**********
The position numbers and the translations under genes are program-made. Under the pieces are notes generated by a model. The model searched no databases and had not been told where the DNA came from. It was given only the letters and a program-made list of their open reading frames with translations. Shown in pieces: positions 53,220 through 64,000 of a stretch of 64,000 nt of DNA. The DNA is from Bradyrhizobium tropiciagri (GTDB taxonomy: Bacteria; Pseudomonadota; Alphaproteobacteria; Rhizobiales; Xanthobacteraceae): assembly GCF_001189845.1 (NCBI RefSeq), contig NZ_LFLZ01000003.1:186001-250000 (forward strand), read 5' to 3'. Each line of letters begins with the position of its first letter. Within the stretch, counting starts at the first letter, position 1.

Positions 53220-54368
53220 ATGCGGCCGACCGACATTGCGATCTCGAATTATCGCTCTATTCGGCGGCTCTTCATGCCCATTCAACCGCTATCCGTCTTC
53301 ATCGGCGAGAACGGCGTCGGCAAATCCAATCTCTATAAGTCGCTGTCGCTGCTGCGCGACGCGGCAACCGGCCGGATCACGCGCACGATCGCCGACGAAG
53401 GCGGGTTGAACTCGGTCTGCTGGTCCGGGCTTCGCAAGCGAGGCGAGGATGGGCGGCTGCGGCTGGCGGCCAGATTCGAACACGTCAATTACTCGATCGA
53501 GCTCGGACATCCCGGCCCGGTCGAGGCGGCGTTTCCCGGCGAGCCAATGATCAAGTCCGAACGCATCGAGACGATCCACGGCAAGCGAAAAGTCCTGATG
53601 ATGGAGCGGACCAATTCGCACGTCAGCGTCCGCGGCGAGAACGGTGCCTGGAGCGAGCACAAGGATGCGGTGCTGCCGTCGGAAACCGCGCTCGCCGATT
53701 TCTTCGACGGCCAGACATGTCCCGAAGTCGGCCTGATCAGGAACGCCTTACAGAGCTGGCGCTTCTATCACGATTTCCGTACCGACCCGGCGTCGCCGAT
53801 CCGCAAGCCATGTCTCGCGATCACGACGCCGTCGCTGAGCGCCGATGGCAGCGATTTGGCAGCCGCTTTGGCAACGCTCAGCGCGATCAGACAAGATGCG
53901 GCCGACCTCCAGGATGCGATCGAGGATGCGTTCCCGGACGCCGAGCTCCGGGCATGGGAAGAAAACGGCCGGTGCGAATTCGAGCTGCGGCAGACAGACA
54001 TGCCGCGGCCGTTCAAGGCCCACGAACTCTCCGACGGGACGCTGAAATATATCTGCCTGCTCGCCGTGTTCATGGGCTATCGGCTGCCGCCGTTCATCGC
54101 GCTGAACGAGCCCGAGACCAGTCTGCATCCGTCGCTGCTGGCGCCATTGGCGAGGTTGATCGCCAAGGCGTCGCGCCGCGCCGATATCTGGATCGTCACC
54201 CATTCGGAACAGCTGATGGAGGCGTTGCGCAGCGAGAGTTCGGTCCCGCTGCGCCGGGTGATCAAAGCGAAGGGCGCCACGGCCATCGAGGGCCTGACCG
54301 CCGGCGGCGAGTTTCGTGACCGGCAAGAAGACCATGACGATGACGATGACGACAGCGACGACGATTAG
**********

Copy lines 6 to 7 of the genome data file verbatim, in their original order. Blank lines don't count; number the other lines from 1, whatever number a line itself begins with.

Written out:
53501 GCTCGGACATCCCGGCCCGGTCGAGGCGGCGTTTCCCGGCGAGCCAATGATCAAGTCCGAACGCATCGAGACGATCCACGGCAAGCGAAAAGTCCTGATG
53601 ATGGAGCGGACCAATTCGCACGTCAGCGTCCGCGGCGAGAACGGTGCCTGGAGCGAGCACAAGGATGCGGTGCTGCCGTCGGAAACCGCGCTCGCCGATT